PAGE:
Israeli PM denounces Palestinian 'unity' government

Israeli Prime Minister Benjamin Netanyahu refuted Palestinian claims that the emerging 'unity' government will work for peace with Israel and charged that the new partnership between the Fatah movement and Hamas will 'strengthen terrorism.'

Israel's prime minister on Sunday urged the world to shun the emerging Palestinian unity government due to its ties to the Hamas militant group, rejecting Palestinian pledges that it will be a government of technocrats that will accept peace agreements with Israel and eschew violence.

The comments by Benjamin Netanyahu set the stage for what is likely to be a tough battle for international opinion in the coming weeks. While Israel has made clear it will reject the new government, the reactions of the European Union and United States, which send the Palestinians hundreds of millions of dollars in aid each year, will be critical in determining whether it can survive and whether Israel will be forced to deal with it.

Addressing his Cabinet Sunday, Netanyahu said the Palestinian government will "strengthen terrorism."

"Hamas is a terrorist organization that calls for the destruction of Israel and the international community must not embrace it," he said.

Palestinian President Mahmoud Abbas said over the weekend that he formally will present the new government on Monday, a move meant to end a seven-year rift between his Fatah movement and Hamas.

The Palestinians have been divided between two governments since Hamas wrested control of the Gaza Strip from Abbas' forces in 2007, leaving the president in charge only of autonomous areas of the West Bank.

The rift is deeply unpopular among Palestinians, and presents a serious obstacle to establishing a Palestinian state. The Palestinians seek the West Bank and Gaza, along with Israeli-annexed east Jerusalem, for their state. Israel captured the three areas in the 1967 Mideast war.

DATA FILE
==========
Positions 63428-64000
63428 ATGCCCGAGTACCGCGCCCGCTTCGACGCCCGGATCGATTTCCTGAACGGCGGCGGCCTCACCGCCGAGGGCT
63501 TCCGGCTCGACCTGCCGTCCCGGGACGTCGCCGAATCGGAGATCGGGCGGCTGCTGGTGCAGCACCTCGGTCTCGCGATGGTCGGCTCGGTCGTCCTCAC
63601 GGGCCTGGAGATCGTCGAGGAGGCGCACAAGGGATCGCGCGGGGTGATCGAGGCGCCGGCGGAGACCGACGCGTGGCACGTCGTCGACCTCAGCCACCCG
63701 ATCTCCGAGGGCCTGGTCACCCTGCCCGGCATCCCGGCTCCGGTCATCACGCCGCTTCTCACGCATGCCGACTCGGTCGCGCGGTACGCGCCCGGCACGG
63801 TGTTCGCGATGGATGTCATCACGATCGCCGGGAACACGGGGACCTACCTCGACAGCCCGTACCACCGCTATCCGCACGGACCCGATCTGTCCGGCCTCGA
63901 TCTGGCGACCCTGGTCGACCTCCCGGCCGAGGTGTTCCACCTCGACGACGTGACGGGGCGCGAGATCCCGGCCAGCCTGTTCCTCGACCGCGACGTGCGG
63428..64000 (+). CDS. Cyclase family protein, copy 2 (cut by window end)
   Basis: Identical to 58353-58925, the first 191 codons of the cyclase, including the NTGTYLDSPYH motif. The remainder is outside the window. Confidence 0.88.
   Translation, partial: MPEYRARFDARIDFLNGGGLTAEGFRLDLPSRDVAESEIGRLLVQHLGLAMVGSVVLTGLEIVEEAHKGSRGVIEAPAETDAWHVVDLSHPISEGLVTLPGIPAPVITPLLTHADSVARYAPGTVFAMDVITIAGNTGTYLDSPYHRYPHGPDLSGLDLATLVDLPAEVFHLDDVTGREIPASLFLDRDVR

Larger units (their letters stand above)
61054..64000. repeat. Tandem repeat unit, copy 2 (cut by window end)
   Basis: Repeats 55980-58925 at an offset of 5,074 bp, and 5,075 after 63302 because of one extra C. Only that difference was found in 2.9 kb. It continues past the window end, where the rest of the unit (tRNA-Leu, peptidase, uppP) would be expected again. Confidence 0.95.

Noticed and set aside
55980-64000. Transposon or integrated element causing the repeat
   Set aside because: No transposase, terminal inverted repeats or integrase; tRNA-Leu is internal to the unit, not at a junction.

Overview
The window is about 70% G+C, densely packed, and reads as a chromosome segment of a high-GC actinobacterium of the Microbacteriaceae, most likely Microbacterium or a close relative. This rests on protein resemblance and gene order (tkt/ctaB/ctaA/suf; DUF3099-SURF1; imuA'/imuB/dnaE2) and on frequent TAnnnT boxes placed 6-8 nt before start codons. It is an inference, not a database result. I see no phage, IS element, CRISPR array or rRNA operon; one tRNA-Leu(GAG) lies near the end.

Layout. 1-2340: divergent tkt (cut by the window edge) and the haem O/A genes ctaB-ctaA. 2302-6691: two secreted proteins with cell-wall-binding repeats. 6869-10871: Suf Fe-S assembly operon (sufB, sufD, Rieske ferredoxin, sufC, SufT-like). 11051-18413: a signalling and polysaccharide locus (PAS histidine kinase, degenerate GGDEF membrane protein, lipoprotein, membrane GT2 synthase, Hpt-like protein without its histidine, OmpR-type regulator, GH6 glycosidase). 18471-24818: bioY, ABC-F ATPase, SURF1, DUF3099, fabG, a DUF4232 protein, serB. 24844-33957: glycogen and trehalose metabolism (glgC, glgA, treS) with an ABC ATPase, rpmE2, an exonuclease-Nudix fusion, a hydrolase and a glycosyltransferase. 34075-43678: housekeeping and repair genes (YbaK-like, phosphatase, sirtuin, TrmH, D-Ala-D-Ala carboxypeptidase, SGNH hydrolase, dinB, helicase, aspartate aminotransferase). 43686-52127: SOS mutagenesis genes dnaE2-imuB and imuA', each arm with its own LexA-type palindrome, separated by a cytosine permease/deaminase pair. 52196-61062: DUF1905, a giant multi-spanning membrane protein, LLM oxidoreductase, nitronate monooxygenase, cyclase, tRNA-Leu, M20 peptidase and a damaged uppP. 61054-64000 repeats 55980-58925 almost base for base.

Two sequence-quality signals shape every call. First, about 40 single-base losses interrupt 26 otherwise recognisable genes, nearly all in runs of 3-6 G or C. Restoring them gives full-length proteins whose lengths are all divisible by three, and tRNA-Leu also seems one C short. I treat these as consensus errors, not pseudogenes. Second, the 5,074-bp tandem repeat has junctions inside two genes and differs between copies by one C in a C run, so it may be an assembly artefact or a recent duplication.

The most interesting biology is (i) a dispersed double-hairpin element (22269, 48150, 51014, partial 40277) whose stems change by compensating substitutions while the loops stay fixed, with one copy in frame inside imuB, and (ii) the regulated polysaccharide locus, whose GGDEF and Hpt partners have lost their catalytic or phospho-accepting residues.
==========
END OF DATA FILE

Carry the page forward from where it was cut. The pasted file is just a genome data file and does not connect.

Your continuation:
Repeated attempts at reconciliation have failed in the past, and officials reported last-minute haggling on Sunday. Khalil al-Haya, a top Hamas official in Gaza, said a disagreement over the Palestinian ministry for prisoners held by Israel threatened to delay Monday's announcement.

But both Palestinian factions now have incentives to finally repair ties.

Hamas is in the midst of a major financial crisis due to a blockade imposed by Israel and Egypt, while Abbas is in need of an accomplishment following the collapse of peace talks with Israel in late April. Convinced that he cannot reach peace with Netanyahu, the Palestinian leader believes now is the time to get internal Palestinian affairs in order.

In order to rally international support, Abbas has pledged that the new government will consist solely of apolitical technocrats and will accept international demands to renounce violence and recognize Israel's right to exist. The government is to be headed by Abbas' current prime minister, Rami Hamdallah, a British-educated university president.